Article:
Declaring an HTMLElement Typescript

60

In the default TypeScript HTML app from visual studio, I added

HTMLElement 

to the first line of the window.onload event handler, thinking that I could provide a type for "el".

thus:

class Greeter {
    element: HTMLElement;
    span: HTMLElement;
    timerToken: number;

    constructor (element: HTMLElement) { 
        this.element = element;
        this.element.innerText += "The time is: ";
        this.span = document.createElement('span');
        this.element.appendChild(this.span);
        this.span.innerText = new Date().toUTCString();
    }

    start() {
        this.timerToken = setInterval(() => this.span.innerText = new Date().toUTCString(), 500);
    }

    stop() {
        clearTimeout(this.timerToken);
    }

}

window.onload = () => {
    HTMLElement el = document.getElementById('content');
    var greeter = new Greeter(el);
    greeter.start();
};

I get an error

Compile Error. See error list for details .../app.ts (25,17): Expected ';'

Any clue why? I suspect I am missing something obvious.

This question is tagged with typescript

~ Asked on 2013-02-07 01:44:12

The Best Answer is


73

The type comes after the name in TypeScript, partly because types are optional.

So your line:

HTMLElement el = document.getElementById('content');

Needs to change to:

const el: HTMLElement = document.getElementById('content');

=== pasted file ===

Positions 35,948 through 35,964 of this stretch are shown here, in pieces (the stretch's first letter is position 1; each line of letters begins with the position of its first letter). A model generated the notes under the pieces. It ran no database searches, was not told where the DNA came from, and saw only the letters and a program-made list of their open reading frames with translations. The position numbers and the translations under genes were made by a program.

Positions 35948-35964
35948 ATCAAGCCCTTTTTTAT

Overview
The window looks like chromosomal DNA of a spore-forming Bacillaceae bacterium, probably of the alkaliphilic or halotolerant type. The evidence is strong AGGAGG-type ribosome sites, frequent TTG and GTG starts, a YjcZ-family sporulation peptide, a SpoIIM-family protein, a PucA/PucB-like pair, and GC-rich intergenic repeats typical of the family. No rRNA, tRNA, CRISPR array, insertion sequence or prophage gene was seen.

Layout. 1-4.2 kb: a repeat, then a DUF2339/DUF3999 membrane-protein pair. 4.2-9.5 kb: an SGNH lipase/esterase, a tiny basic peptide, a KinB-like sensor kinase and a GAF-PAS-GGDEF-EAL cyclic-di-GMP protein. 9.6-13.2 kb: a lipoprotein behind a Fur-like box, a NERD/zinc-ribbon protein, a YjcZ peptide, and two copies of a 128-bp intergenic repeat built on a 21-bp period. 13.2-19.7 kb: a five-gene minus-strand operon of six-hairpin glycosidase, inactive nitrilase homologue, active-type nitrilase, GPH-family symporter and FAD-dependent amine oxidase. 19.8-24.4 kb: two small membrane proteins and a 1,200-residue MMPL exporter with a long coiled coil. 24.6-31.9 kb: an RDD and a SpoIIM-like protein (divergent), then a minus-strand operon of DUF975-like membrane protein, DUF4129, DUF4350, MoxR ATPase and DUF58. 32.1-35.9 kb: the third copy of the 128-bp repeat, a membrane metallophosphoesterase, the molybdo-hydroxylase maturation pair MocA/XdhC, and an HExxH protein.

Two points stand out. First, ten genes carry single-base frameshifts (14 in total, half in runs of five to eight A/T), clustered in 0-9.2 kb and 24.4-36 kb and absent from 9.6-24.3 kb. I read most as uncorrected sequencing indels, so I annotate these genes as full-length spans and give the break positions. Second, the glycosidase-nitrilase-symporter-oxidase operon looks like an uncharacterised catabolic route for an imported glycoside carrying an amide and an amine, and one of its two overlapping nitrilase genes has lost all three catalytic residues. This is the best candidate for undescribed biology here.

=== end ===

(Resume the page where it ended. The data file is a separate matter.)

Back in 2013, the type HTMLElement would have been inferred from the return value of getElementById, this is still the case if you aren't using strict null checks (but you ought to be using the strict modes in TypeScript). If you are enforcing strict null checks you will find the return type of getElementById has changed from HTMLElement to HTMLElement | null. The change makes the type more correct, because you don't always find an element.

So when using type mode, you will be encouraged by the compiler to use a type assertion to ensure you found an element. Like this:

const el: HTMLElement | null = document.getElementById('content');

if (el) {
  const definitelyAnElement: HTMLElement = el;
}

I have included the types to demonstrate what happens when you run the code. The interesting bit is that el has the narrower type HTMLElement within the if statement, due to you eliminating the possibility of it being null.

You can do exactly the same thing, with the same resulting types, without any type annotations. They will be inferred by the compiler, thus saving all that extra typing:

const el = document.getElementById('content');

if (el) {
  const definitelyAnElement = el;
}

~ Answered on 2013-02-07 02:25:51


16

Okay: weird syntax!

var el: HTMLElement = document.getElementById('content');

fixes the problem. I wonder why the example didn't do this in the first place?

complete code:

class Greeter {
    element: HTMLElement;
    span: HTMLElement;
    timerToken: number;

    constructor (element: HTMLElement) { 
        this.element = element;
        this.element.innerText += "The time is: ";
        this.span = document.createElement('span');
        this.element.appendChild(this.span);
        this.span.innerText = new Date().toUTCString();
    }

    start() {
        this.timerToken = setInterval(() => this.span.innerText = new Date().toUTCString(), 500);
    }

    stop() {
        clearTimeout(this.timerToken);
    }

}

window.onload = () => {
    var el: HTMLElement = document.getElementById('content');
    var greeter = new Greeter(el);
    greeter.start();
};

~ Answered on 2013-02-07 01:56:24


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